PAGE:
Diana Ragland was born in Rhode Island and raised in Connecticut and Virginia. She studied photography at the School of Visual Arts in New York and has worked in the photography industry for more than 20 years. Diana spent many years working as a retouch artist for some of the world’s most notable photographers, with her work appearing in the pages and on the covers of Italian Vogue, Vanity Fair, Allure, Harpers Bazaar & C Magazine, as well as showcased in numerous international cosmetics campaigns. In the last few years, she has focused on her own photography, with her work published on the covers, pages and online sites of publications such as Austin Way, LA Confidential, The Huffington Post, Deadline Hollywood, and The Hollywood Reporter.
1.For the people who might not know you, who are you and what do you do?
My name is Diana Ragland, and I’m an LA-based portrait photographer. I photograph all walks of talent, from actors, comedians, to models.
2. How did you develop an interest in photography?
It started early, probably in middle school. My father was always into photography. He had a darkroom in the basement and was always taking pictures. He was inspirational to me, I loved his work. I later went on to study and grow my own knowledge of the medium.
3. How did you start your career as a photographer?
Well, I lacked the confidence to say “I” was a photographer for many years, even though I was actively shooting, I just wasn’t making a living at it. I worked for others for many years. I did everything from studio managing, retouching, I just loved being around the business in any capacity. I finally started shooting for myself, about 10 years ago, and have never looked back.
4. Which photographers influenced you, and how did they influence your thinking, photographing, and career path?
Well, that’s always a tough question, I admire many! If I have to name names, I’ll refer to the books I own and the photographers I’ve studied. Annie Leibowitz for her creative portraits, Peter Lindbergh for his vision of fashion, and no fuss more raw approach. I love Craig Mcdean for fashion photography. And of course Avedon! For fine art, love Sally Mann.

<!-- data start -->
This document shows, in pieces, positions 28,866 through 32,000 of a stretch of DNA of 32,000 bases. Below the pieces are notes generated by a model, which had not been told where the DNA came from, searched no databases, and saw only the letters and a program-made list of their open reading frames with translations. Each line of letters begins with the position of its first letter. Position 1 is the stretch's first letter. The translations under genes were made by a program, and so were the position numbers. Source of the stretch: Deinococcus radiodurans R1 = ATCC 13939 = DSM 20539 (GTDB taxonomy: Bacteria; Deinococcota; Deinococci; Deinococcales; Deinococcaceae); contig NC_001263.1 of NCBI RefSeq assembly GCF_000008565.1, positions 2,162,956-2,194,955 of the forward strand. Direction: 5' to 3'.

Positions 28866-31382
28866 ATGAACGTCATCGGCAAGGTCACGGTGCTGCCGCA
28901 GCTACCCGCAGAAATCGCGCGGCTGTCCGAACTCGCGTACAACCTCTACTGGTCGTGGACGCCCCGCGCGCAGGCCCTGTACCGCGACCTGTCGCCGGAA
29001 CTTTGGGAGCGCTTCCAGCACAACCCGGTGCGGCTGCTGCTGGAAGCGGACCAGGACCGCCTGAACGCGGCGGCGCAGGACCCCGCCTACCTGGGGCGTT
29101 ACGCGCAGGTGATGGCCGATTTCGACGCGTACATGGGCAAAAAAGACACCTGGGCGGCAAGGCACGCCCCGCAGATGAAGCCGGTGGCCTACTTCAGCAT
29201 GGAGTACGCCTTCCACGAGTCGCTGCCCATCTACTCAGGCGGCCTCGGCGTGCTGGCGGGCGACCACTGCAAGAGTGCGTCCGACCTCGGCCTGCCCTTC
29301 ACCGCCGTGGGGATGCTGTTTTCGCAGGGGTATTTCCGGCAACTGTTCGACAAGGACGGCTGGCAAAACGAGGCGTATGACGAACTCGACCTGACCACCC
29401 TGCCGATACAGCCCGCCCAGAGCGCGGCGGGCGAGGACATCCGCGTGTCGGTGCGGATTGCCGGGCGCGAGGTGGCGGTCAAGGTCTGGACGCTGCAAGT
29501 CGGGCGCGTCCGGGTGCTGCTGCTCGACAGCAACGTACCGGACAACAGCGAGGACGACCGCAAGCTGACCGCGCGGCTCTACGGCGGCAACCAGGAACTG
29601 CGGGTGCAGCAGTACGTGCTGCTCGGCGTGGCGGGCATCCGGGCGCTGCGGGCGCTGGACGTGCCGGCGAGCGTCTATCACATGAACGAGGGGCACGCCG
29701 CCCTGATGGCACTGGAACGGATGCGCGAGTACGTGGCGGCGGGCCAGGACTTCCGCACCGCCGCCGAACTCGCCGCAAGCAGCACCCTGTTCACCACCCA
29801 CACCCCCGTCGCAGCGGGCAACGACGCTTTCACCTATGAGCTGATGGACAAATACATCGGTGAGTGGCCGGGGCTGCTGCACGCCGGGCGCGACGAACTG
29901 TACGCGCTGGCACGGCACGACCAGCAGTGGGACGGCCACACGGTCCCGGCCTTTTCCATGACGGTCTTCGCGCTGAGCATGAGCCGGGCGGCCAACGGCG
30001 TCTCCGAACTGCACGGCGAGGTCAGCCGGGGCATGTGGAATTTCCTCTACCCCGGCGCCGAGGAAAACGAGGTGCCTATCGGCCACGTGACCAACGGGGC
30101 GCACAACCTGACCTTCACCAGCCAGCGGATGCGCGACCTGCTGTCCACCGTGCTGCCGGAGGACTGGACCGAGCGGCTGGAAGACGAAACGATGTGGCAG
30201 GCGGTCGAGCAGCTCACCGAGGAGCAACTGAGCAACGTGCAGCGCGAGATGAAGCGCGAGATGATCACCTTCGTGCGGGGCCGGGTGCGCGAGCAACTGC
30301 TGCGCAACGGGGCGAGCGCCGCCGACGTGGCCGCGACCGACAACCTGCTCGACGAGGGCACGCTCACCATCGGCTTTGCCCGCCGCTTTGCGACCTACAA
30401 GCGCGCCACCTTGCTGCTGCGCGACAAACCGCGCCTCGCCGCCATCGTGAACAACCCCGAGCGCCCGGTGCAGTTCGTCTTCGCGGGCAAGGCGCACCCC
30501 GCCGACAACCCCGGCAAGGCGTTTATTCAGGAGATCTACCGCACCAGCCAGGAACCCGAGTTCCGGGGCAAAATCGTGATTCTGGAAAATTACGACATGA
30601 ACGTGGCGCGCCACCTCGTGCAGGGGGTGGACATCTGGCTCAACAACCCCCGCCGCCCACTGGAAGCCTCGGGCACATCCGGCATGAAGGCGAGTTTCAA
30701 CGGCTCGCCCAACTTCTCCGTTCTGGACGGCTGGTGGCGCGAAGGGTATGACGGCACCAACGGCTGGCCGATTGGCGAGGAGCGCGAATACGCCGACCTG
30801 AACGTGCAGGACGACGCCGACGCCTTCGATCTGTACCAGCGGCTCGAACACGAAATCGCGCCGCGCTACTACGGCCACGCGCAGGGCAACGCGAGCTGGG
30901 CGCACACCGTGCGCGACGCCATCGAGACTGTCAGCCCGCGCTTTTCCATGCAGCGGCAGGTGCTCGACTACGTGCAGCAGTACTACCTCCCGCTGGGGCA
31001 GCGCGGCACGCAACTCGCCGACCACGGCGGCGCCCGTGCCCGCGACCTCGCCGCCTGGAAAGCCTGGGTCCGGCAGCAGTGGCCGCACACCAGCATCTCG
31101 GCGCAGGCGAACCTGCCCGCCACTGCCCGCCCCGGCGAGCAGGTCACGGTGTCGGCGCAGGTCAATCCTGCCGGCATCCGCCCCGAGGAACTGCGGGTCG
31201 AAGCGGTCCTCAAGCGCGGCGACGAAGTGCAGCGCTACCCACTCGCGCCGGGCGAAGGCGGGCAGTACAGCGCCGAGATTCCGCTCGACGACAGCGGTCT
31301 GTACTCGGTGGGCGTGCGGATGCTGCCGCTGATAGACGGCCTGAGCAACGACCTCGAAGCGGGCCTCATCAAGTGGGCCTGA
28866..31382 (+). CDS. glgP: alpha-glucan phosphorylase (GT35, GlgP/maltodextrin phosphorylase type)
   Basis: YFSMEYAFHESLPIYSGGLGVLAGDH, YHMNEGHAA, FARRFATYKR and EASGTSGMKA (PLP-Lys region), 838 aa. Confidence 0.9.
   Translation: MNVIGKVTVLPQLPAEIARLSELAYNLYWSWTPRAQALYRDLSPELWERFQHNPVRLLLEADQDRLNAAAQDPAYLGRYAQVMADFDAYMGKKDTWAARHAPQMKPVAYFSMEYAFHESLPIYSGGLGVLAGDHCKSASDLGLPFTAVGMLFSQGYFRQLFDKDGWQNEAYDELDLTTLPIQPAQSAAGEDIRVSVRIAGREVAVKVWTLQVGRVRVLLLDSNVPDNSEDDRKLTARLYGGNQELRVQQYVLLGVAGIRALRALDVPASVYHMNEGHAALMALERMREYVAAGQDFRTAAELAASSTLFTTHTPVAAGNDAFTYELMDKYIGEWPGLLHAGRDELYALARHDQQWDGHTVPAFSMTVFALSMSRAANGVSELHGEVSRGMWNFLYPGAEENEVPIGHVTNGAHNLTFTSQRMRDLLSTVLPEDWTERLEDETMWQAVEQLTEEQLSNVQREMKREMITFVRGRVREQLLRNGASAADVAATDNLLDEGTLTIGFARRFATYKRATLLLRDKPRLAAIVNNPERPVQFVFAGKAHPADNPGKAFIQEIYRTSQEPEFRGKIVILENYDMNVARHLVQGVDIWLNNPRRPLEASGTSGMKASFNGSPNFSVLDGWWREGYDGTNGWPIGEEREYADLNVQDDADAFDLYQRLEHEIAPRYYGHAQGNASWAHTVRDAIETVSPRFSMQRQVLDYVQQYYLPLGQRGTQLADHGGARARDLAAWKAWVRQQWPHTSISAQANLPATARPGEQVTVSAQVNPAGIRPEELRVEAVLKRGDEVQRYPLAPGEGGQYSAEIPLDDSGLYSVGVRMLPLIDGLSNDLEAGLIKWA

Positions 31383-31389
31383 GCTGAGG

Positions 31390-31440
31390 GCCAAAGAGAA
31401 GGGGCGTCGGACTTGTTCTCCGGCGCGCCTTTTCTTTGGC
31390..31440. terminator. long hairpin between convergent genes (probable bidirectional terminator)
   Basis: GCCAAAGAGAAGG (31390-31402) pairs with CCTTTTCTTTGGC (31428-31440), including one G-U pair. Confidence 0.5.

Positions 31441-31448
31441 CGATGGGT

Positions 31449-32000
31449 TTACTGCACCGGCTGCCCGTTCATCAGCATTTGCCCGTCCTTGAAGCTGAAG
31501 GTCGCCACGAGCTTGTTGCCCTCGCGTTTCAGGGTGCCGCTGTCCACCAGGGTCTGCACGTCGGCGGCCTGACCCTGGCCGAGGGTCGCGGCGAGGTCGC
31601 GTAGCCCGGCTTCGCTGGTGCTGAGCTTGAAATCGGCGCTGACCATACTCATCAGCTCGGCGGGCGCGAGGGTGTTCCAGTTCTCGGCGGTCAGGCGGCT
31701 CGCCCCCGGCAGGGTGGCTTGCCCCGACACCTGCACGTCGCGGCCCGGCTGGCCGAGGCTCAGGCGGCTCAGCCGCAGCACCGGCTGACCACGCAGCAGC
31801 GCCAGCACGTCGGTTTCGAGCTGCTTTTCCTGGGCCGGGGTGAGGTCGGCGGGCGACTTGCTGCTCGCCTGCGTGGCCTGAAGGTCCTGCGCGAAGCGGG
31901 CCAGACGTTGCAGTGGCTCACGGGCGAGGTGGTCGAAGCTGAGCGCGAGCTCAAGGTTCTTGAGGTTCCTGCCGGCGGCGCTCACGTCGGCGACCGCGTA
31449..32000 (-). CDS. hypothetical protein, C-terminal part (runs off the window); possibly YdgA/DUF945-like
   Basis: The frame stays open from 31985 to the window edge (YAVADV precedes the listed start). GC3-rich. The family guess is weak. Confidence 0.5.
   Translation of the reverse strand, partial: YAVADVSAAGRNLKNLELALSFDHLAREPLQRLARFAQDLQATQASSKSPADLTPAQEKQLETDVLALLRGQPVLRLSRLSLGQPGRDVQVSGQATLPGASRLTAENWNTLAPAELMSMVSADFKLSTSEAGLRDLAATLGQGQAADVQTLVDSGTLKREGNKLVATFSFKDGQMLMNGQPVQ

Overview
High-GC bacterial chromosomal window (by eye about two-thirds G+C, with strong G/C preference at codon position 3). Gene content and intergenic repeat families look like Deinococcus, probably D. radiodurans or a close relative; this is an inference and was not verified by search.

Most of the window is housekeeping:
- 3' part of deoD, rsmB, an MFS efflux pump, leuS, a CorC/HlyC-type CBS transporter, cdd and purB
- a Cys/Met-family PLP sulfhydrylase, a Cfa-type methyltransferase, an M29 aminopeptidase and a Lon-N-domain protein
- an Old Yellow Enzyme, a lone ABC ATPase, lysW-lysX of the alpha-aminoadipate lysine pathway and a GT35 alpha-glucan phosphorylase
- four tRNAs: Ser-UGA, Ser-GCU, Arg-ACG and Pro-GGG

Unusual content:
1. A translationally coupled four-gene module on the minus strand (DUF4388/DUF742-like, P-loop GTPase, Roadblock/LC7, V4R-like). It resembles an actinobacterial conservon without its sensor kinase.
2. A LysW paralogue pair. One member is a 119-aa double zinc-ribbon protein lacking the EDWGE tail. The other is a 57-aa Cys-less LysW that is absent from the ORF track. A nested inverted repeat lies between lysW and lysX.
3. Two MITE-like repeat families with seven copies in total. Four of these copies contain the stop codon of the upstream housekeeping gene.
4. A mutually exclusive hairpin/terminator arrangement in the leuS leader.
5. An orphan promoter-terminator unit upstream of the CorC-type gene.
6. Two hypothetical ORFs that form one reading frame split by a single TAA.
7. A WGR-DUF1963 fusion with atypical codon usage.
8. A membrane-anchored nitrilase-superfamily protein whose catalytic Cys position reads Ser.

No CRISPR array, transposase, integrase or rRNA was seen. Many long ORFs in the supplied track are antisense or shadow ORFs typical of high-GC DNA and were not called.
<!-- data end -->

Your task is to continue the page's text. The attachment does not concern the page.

5. What is your ideal shooting location?
A beautiful location with lots of natural light and striking architecture.
6. What advice do you have for aspiring photographers?
To learn your camera inside and out, to understand F-stops, and apertures, and how they affect the image. Don’t get caught up in excessive amounts of equipment, find what works best for you and your style. I love to keep things as simple as possible when it comes to equipment and lighting.
7. What equipment do you prefer to use?
I shoot with a Canon 5D MarkVI. Lately, I’ve been trying to stick with fixed lens, a 50mm, an 85mm, and for my zoom, the tried and true 24mm-70mm.
8. Who would you love to do a shoot with?
Wow, very tough, I truly LOVE working with all kinds of people, from all walks of life, not just celebrity and models. That said, I’d love to photograph Zendaya!
9. How do you educate yourself to take better pictures?
I’m constantly taking classes, I never stop learning. I take seminars here and there, as well as online education. Always stay curious!!
10. What makes the good picture stand out from the average?
If photographing a person, for me it would be capturing an authentic expression, a real moment. Something surprising. Because I’m a portrait photographer, I think the styling is important, color, environment all play an important role.
11. What is the one thing you wish you knew when you started taking photos?
Less is more.
12. Who was your favorite person to photograph?
I recently worked with Kevin Nealon, and LOVED him!
13. Do you have a message for the people who support your art?
A big thank you! I wouldn’t be here without the love and support from my friends and family.
14. What do you have planned for the future?
To continue to grow as an artist, meet and have the opportunity to photograph interesting people. I’m currently looking for a passion/fine art project, haven’t discovered what that is yet, but I’m exploring!
Thank you so much to Diana for the lovely interview. You can find more about her and her work on: